A visitor in the Study Center, inspired by Utagawa Kuniyoshi, In the Ruined Palace at Sōma, Masakado's Daughter Takiyasha Uses Sorcery to Gather Allies, c. 1844, Los Angeles County Museum of Art, the Joan Elizabeth Tanney Bequest 


September 29, 2016
Karen Satzman, Director, Youth and Family Programs

People don’t often like to share their innermost fears, but lately, in the Study Center for Photographs and Works on Paper, that’s what everyone is talking about. 

Every weekend, in a collaboration between the education & public programs department and the prints and drawings department, a pop-up installation and drop-in drawing activity have taken over the Study Center. The collaboration was sparked by a desire to offer a creative and casual way for visitors to respond to themes in Guillermo del Toro: At Home with Monsters

Visitors in the Study Center, inspired by themes in Guillermo del Toro: At Home with Monsters

The Study Center proved to be the perfect spot to offer this activity. It is accessible from the Guillermo del Toro exhibition and its purposeful design allows for works to be displayed temporarily without the extensive undertaking of a whole exhibition. The glass cases can hold a couple dozen works on paper (prints, drawings, and photographs) that are easily pulled from nearby storage. 

For this activity, Guillermo del Toro curator Britt Salvesen, along with curatorial assistant Nick Barlow and collections administrator Sarah Newby, pulled a selection of works from LACMA’s permanent collection that echo themes seen in the exhibition. While the works seem to magically appear every weekend, they are in fact, installed by Sarah every Friday night. And come Monday, like an apparition, all traces of the frights and fears vanish as she de-installs them.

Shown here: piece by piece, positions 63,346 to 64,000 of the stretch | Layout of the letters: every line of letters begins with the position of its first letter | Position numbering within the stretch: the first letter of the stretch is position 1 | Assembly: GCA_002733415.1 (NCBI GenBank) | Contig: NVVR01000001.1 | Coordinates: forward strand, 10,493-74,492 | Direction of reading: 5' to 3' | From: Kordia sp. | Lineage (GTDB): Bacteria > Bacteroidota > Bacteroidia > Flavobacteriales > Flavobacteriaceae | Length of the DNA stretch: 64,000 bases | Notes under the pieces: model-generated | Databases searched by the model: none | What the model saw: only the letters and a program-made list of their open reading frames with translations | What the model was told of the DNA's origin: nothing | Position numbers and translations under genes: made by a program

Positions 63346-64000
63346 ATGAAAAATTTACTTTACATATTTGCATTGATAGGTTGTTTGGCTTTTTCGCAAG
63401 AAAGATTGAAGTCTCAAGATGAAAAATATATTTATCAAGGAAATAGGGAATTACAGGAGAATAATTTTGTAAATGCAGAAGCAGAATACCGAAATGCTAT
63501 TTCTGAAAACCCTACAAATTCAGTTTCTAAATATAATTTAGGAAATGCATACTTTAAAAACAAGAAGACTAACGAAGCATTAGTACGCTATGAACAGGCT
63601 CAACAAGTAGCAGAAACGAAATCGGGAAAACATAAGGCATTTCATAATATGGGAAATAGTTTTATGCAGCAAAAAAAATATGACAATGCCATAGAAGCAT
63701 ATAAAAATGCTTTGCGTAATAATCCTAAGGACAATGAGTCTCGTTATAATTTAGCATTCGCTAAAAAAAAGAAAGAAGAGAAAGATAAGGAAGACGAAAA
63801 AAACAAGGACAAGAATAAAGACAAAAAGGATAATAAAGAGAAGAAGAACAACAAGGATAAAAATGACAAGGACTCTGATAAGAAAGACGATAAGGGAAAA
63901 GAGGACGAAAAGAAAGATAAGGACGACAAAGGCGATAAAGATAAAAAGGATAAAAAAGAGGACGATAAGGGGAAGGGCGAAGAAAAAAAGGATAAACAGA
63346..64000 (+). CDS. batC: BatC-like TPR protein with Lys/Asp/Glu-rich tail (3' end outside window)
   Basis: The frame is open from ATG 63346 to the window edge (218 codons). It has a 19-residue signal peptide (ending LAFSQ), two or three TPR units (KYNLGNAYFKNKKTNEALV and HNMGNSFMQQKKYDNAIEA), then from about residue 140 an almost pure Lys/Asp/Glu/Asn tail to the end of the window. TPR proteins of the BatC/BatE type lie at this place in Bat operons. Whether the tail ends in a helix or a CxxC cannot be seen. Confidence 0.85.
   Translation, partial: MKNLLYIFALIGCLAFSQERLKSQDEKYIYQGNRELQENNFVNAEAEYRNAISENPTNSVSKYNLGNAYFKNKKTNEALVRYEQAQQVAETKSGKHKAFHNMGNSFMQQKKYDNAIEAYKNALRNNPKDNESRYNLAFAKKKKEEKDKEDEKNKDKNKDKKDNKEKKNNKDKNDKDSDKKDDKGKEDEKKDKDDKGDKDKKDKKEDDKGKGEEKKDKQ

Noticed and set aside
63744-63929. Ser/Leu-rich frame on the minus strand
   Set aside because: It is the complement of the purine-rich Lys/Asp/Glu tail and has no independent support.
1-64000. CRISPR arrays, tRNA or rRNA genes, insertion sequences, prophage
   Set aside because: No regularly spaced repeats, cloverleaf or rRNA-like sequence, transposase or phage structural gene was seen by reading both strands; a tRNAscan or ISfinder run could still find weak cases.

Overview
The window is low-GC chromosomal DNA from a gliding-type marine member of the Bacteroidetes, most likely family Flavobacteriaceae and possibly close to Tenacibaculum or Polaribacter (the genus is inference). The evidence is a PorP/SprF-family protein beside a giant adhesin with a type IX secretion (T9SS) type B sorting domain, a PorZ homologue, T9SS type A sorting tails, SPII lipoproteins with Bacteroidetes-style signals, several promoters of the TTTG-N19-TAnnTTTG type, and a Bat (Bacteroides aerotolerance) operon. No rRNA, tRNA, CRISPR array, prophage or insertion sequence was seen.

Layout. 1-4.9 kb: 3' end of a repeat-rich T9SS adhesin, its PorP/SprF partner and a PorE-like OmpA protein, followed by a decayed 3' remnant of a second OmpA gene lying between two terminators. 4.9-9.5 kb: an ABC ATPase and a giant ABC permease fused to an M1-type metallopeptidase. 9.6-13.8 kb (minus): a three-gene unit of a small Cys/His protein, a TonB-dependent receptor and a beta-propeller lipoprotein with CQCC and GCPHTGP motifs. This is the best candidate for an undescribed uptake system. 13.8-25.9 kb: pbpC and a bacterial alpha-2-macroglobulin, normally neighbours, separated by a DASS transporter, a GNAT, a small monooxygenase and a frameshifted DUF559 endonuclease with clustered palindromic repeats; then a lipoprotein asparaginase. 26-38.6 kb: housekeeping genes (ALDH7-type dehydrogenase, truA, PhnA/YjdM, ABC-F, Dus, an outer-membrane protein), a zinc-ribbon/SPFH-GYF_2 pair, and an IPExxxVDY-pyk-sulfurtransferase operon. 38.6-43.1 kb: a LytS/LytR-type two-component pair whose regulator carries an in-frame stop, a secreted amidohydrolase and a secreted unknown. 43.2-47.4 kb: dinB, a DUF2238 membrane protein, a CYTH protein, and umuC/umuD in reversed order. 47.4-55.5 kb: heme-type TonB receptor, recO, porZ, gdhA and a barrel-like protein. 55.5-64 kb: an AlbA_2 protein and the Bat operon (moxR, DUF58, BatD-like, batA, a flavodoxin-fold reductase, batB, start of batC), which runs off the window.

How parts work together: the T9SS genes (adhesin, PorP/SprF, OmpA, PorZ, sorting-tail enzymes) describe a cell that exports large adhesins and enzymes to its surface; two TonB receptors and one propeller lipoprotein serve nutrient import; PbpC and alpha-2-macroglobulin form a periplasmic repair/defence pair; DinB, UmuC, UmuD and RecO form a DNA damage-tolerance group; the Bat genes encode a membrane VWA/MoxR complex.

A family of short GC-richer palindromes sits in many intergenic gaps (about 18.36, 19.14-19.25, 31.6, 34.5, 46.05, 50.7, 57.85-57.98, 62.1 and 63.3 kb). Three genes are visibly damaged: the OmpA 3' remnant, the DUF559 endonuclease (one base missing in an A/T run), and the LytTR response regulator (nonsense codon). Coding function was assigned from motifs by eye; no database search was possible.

Education staff invite people to help themselves to drawing paper and colored pencils. Prompts such as “What childhood nightmare still haunts you?” and “You are frozen with fear. You close your eyes. What do you see?” help visitors to think about the exhibition and the installation. 

The activity has been a big draw—especially for fans of del Toro—which is evident in the imagery that nods to del Toro’s films. People take their time too, spending anywhere from 30 minutes to two hours. One woman drew the ghost that lives in her house. Some have said the experience is cathartic. 


Kaiju. Drawing monsters is fun because the anatomy is new and unpredictable. #graphitedrawing #gdtinspired #lacma

A photo posted by Jenn Hall (@vertebrateanatomy) on Sep 4, 2016 at 1:35pm PDT


I did a quick Drawing at the Guillermo Del Toro exhibit... #gdtinspired

A photo posted by @mistuh_k on Sep 11, 2016 at 2:16pm PDT

“It is different from being in a class,” reflected LACMA educator Stacy Lee. “In art school you are encouraged to not compare yourself to others, but you can’t help it. This activity is not competitive. This is all about having fun. ” Stacy also noted that people are hopeful that Guillermo del Toro himself will see their drawings. 



A photo posted by Tatyana Dyer (@tatyana.dyer) on Sep 4, 2016 at 1:18pm PDT

“Lots of teens and young adults are attracted to the activity without hesitation,” reports educator Viri Reyes. “Kids motivate their parents to draw. They will say, ‘Let me draw my monster!’ After the kids get settled, the parents get the courage to also draw their monsters.” 

Although the content is dark, the project is lively and fun with a strong social component. Everyone loves to talk about what they fear in the dark. Even people who don’t know each other are very encouraging to others. Viri asked one kid to tell her about the monster he was drawing. He said, “Oh, that’s my brother!” 

If you need to exorcise your demons through drawing, drop by the Study Center on Saturdays and Sundays from 12 to 4 pm through November 27. (Please note: the Study Center will be open from 12 to 3 pm on October 29 and closed October 30.)


Guillermo del Toro: At Home with Monsters is on view in the Art of the Americas Building through November 27.